Hackers Strike at N.Y. Internet Access Company

CobraBoy (tbyars@earthlink.net)
Thu, 12 Sep 1996 14:09:32 -0700

> Hackers Strike at N.Y. Internet Access Company
> By Elizabeth Corcoran
> Washington Post Staff Writer
> Thursday, September 12 1996; Page D09
> The Washington Post
> Computer saboteurs paralyzed a New York Internet access company over
> the weekend with the first major use of an electronic attack method
> that experts say could shut down virtually any Internet service in the
> world.
> Beginning last Friday, the still unidentified hackers flooded Public
> Access Networks Corp., which services about 6,000 individuals and
> 1,000 companies, with streams of messages that overwhelmed its
> computers, forcing the service to shut down for hours at a time.
> Security specialists said yesterday the attack underlined the
> vulnerability of the global network, which many Americans increasingly
> use for electronic mail, entertainment, research and shopping, and
> predicted that it would be used again.
> The original national computer network that became the Internet "was a
> sandbox . . . designed for experimental purposes," said Peter Neumann,
> an expert in computer security with research firm SRI International of
> Menlo Park, Calif. "It never paid attention to problems like this."
> As a result, Neumann said, "there's no security on the Internet. . . .
> If we're going to digital commerce on the Internet, a lot of things
> are going to have to change. The bottom line is that the Internet
> isn't ready for prime time."
> William Cheswick, a scientist at Lucent Technologies Inc.'s Bell Labs,
> said when he and a coauthor were finishing an often-cited book on
> Internet security, they purposefully deleted a description of the kind
> of attack used on the Panix service in New York. "It has horrendous
> results and we didn't have a way of fixing it," Cheswick said.
> Here's how the attack worked: Beginning Friday evening, Panix's
> computers began receiving special streams of packets or snippets of
> information with fake, randomly generated return addresses. The
> messages are very difficult to trace, making it hard to identify the
> culprits.
> These types of packets essentially send a wake-up call to the
> receiving computer, checking that it is ready to receive information
> from the network, and so are the basis for much of what happens on
> electronic networks. If the packets are legitimate, the computer
> handles them in a fraction of a second. If they have a confusing
> address, the computer will hold them for 75 seconds before discarding
> them.
> Normally, Panix's computers -- like many others on the Internet -- can
> hold fewer than a dozen such packets. But on Friday, several of
> Panix's computers began receiving as many as 50 of such packets per
> second. Like Lucy and Ethel working in a candy factory on an "I Love
> Lucy" episode, the Panix computers soon were overwhelmed by a flood of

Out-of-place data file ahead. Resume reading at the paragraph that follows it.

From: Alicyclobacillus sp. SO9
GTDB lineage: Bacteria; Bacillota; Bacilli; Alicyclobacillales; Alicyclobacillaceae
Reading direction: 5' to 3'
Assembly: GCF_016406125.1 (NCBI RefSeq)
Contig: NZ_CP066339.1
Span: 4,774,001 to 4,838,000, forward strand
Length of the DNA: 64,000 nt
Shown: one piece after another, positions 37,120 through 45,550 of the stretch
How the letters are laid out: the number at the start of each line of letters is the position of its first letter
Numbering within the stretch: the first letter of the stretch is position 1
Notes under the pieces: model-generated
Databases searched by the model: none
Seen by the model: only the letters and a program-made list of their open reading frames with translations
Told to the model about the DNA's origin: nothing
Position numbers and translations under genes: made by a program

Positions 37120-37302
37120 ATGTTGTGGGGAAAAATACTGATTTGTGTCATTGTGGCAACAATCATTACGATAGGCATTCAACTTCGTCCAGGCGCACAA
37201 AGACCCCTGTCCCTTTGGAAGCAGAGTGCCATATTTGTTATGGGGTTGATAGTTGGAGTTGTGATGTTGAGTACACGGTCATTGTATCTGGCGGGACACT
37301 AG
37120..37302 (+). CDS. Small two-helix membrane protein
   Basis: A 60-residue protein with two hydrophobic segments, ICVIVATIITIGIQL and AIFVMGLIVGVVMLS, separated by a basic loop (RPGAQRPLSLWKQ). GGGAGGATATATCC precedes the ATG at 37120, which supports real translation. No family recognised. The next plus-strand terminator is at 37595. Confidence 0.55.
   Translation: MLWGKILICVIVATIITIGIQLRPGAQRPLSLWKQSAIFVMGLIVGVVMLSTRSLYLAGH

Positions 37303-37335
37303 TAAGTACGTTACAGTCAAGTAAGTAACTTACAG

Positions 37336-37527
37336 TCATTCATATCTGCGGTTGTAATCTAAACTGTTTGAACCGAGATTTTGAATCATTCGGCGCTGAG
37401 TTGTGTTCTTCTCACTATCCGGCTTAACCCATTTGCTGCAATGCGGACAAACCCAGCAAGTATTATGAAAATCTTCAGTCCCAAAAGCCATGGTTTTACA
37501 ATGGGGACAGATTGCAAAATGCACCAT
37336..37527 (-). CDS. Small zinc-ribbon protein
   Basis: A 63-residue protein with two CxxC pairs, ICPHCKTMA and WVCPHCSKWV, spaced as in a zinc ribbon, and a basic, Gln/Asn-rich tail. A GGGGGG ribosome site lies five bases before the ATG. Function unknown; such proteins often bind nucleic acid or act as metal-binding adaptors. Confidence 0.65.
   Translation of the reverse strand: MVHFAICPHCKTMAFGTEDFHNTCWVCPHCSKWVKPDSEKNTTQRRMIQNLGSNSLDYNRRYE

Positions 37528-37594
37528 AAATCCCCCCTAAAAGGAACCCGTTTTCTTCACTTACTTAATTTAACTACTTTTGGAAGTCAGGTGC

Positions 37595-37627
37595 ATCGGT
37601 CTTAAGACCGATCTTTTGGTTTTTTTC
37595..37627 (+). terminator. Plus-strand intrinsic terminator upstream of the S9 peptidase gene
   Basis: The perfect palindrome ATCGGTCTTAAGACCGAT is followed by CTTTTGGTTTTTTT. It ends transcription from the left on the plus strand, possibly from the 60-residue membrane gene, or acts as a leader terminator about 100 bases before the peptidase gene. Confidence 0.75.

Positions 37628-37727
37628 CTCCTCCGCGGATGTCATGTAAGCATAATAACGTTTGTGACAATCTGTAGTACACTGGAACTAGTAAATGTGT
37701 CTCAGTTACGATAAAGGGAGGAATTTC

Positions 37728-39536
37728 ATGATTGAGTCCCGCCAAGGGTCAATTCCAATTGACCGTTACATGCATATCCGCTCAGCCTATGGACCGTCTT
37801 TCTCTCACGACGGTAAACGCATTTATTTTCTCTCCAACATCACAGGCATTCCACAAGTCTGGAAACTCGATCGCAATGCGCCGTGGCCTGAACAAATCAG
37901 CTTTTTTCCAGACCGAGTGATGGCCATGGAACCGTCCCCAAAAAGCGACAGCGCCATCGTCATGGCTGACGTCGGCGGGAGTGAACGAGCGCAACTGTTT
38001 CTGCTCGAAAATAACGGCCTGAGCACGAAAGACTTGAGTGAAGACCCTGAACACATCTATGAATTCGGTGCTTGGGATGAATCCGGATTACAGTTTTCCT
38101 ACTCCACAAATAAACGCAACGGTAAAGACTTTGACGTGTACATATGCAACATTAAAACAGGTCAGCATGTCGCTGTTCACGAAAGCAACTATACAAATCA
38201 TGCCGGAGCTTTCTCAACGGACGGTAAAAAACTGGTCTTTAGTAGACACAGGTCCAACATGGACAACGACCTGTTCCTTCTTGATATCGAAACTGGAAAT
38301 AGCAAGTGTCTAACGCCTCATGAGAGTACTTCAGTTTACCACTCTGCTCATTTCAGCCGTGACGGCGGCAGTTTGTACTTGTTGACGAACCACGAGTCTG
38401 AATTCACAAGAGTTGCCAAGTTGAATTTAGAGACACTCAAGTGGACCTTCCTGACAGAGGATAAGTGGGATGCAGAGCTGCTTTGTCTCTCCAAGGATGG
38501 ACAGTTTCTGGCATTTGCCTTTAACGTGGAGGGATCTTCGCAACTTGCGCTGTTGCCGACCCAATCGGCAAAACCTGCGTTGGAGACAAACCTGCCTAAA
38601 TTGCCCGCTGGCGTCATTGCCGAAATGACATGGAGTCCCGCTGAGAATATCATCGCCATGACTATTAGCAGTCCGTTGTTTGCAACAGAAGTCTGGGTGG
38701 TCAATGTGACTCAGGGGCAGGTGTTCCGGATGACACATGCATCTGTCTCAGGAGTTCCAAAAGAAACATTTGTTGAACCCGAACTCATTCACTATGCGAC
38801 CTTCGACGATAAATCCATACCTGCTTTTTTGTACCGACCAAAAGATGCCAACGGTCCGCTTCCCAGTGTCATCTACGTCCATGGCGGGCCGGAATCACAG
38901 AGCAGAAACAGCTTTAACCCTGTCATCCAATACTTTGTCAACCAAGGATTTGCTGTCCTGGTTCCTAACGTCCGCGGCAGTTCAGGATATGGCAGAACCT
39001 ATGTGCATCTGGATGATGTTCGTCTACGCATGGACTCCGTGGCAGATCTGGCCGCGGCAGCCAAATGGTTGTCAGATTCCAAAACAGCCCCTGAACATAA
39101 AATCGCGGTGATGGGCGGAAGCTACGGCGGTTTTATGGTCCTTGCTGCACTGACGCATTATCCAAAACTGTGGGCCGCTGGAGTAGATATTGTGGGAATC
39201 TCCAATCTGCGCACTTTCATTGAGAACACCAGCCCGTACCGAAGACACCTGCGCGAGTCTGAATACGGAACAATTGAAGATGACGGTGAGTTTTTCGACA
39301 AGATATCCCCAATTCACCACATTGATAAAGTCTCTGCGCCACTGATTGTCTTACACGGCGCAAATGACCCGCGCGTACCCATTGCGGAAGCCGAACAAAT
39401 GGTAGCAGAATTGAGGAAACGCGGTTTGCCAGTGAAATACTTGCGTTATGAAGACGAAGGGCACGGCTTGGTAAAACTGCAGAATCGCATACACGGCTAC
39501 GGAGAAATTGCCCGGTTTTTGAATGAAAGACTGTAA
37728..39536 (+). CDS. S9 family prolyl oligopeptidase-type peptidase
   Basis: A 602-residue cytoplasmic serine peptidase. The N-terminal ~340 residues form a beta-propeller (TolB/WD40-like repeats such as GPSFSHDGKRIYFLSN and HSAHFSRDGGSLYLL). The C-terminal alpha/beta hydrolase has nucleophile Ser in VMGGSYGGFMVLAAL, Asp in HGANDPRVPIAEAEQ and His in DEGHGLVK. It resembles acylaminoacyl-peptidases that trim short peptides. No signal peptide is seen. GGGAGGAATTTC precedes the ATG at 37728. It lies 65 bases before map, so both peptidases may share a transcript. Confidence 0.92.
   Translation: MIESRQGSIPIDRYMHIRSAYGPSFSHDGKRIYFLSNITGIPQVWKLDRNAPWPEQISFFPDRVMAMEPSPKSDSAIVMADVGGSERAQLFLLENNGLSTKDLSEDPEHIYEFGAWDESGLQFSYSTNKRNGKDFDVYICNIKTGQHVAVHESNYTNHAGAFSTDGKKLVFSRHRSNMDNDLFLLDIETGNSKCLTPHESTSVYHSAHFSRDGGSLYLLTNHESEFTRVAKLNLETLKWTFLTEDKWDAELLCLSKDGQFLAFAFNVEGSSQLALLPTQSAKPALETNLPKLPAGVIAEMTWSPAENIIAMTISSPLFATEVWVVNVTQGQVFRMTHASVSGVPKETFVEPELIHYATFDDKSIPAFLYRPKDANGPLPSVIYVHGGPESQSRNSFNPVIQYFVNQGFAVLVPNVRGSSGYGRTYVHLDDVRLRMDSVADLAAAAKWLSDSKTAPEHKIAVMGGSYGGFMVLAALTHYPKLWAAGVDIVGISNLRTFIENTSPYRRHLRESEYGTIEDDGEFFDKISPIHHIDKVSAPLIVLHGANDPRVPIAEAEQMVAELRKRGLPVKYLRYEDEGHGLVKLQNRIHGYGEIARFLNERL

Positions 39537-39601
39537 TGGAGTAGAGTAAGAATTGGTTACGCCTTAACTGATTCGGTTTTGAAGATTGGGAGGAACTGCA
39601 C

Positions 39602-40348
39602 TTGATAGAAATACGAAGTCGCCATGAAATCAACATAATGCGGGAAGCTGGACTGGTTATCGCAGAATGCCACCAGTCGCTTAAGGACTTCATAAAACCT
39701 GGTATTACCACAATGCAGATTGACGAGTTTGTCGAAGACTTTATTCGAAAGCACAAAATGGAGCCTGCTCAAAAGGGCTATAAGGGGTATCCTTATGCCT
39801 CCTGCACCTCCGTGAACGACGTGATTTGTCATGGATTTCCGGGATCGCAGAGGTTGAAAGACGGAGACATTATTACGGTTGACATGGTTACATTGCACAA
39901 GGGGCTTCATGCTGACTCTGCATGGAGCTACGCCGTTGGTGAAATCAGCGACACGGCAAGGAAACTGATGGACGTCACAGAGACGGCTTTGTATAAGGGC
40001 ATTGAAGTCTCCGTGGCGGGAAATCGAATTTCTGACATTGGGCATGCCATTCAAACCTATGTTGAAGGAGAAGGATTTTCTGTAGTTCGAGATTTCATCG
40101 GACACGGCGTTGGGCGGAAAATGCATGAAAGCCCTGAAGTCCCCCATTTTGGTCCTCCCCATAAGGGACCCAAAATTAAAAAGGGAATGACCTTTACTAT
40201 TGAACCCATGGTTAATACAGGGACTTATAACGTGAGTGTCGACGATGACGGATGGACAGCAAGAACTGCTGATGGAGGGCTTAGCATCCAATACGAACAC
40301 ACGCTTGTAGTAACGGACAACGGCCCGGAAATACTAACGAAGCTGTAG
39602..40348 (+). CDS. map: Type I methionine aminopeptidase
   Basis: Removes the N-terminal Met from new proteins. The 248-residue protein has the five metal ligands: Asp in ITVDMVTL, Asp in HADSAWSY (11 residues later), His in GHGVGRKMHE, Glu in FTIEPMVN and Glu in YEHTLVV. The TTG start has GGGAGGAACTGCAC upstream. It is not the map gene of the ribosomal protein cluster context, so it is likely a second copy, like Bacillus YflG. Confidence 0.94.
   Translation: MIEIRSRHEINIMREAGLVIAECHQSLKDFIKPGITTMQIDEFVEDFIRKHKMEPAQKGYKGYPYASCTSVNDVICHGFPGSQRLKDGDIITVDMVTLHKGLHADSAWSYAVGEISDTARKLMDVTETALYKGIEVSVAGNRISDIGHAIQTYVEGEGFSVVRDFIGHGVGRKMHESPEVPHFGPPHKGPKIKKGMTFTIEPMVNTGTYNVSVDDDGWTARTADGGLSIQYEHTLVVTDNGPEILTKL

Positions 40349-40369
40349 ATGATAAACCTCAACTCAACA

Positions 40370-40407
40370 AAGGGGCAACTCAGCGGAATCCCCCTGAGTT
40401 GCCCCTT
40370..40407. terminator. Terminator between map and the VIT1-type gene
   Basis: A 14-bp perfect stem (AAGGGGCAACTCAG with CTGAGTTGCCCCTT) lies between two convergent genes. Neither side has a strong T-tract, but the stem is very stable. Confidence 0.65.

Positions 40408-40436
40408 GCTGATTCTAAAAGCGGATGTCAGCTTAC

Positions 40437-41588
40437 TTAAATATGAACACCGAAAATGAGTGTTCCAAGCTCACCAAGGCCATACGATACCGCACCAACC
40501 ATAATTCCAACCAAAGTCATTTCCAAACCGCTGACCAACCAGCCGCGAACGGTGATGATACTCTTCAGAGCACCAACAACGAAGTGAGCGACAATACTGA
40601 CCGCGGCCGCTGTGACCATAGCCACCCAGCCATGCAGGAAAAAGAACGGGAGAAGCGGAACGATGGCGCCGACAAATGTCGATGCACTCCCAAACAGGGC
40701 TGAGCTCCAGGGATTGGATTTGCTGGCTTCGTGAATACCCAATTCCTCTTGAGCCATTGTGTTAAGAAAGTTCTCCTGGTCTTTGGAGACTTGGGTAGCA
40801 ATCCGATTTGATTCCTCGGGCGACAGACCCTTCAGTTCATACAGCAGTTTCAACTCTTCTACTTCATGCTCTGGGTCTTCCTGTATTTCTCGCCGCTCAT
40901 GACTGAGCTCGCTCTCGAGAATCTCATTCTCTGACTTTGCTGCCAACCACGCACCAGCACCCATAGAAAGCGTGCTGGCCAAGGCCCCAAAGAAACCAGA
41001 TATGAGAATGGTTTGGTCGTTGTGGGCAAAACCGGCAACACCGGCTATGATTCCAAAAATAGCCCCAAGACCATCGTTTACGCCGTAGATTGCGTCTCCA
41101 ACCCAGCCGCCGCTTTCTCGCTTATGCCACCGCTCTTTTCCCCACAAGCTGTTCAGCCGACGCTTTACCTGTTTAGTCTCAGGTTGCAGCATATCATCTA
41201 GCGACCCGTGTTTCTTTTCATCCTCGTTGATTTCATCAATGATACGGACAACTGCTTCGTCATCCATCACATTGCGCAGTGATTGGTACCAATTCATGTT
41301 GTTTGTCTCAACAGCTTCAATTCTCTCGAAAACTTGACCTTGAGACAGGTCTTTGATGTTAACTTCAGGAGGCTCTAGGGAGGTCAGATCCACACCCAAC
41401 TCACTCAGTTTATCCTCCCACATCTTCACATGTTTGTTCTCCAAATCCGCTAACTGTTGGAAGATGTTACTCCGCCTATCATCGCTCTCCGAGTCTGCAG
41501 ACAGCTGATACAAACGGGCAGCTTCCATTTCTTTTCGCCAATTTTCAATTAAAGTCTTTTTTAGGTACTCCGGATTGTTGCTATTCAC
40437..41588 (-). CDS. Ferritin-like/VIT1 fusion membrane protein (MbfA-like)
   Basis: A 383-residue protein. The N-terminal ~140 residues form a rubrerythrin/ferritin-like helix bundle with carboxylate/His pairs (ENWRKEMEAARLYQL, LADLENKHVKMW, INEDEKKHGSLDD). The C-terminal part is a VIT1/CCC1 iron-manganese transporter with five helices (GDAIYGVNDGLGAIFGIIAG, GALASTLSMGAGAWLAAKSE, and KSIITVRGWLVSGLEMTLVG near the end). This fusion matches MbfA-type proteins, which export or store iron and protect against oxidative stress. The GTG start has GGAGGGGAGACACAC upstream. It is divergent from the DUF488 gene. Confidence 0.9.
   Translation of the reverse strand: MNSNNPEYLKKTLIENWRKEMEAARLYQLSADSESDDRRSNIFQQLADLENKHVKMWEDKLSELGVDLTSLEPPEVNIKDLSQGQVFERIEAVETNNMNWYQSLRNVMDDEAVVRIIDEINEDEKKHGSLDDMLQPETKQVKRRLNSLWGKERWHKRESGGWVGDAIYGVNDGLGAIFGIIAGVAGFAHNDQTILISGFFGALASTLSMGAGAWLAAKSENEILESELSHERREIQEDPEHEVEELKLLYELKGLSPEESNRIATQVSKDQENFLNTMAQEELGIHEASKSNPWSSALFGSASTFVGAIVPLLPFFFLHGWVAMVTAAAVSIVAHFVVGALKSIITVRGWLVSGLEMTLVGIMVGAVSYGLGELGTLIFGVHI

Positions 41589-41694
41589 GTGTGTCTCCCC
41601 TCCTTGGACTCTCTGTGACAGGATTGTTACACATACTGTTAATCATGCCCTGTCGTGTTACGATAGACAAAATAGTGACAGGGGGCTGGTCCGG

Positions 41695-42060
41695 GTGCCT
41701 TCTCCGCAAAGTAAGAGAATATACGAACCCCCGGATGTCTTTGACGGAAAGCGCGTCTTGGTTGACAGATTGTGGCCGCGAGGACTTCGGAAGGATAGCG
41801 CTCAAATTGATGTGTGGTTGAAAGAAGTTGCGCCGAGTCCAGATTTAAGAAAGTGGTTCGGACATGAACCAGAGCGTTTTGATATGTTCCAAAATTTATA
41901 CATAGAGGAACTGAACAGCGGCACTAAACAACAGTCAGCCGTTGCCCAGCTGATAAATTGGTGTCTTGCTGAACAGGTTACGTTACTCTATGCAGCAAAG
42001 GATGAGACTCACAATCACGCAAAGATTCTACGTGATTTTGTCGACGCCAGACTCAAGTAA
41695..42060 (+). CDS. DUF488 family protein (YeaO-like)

> bogus messages.
> To try to shield their system from the attack, Panix managers were
> forced to block all incoming messages for hours at a stretch.
> Although Alexis Rosen, president and founder of Panix, spent the
> weekend working frantically to stem the problem, it ultimately stopped
> only when the stream of counterfeit messages subsided.
> "We don't know why they either started or stopped," Rosen said.
> A nonprofit site dedicated to electronic rights, Voters
> Telecommunications Watch, was subjected to a similar -- but briefer --
> attack late Tuesday, he said.
> Although Panix is a relatively small Internet access provider, no
> company is immune to these kinds of attacks, Cheswick said.
> "This is probably the most effective of these attacks that I know of,"
> he said. "We're going to see more of it."
> Most Internet systems "are vulnerable to this kind of attack," agreed
> Fred Avolio, a vice president at Trusted Information Systems in
> Glenwood, Md. "It's a difficult if not in some cases impossible to
> fight against" attacks that use forged information.
> Rosen said he hopes that Internet access providers will work together
> to try to rebuff packets with fake return addresses. "This publicity
> isn't going to help my business," Rosen said. But he hopes that
> discussing the attacks on Panix will "wake up" major networking
> services providers to the severity of the problems.
> Staff writer John Schwartz contributed to this report.
> =A9Copyright 1996 The Washington Post Company
>Christopher D. Frankonis                cyberPOLIS - Communicate This=
>baby-x@cyberpolis.org                  =
>> <ankh> Mr. Barbour: what is the republican stand on the CDA
>> at this momment?
>> <Haley_Barbour> Which CDA?

** History 101** Hiroshima 45 - Chernobyl 86 - Windows 95 =3D=3D=3D=3D=3D=3D=3D=3D=3D=3D=3D=3D=3D=3D=3D=3D=3D=3D=3D=3D=3D=3D=3D=3D=3D= =3D=3D=3D=3D=3D=3D=3D=3D=3D=3D=3D=3D=3D=3D=3D=3D=3D=3D=3D=3D "The only problem with Microsoft is they just have no taste, they have absolutely no taste, and what that means is, I don't mean that in a small way I mean that in a big way.=20 I have a problem with the fact that they just make=20 really third rate products."

Steve Jobs, Triumph of the Nerds, PBS Documentary Steve Jobs, Triumph of the Nerds, PBS Documentary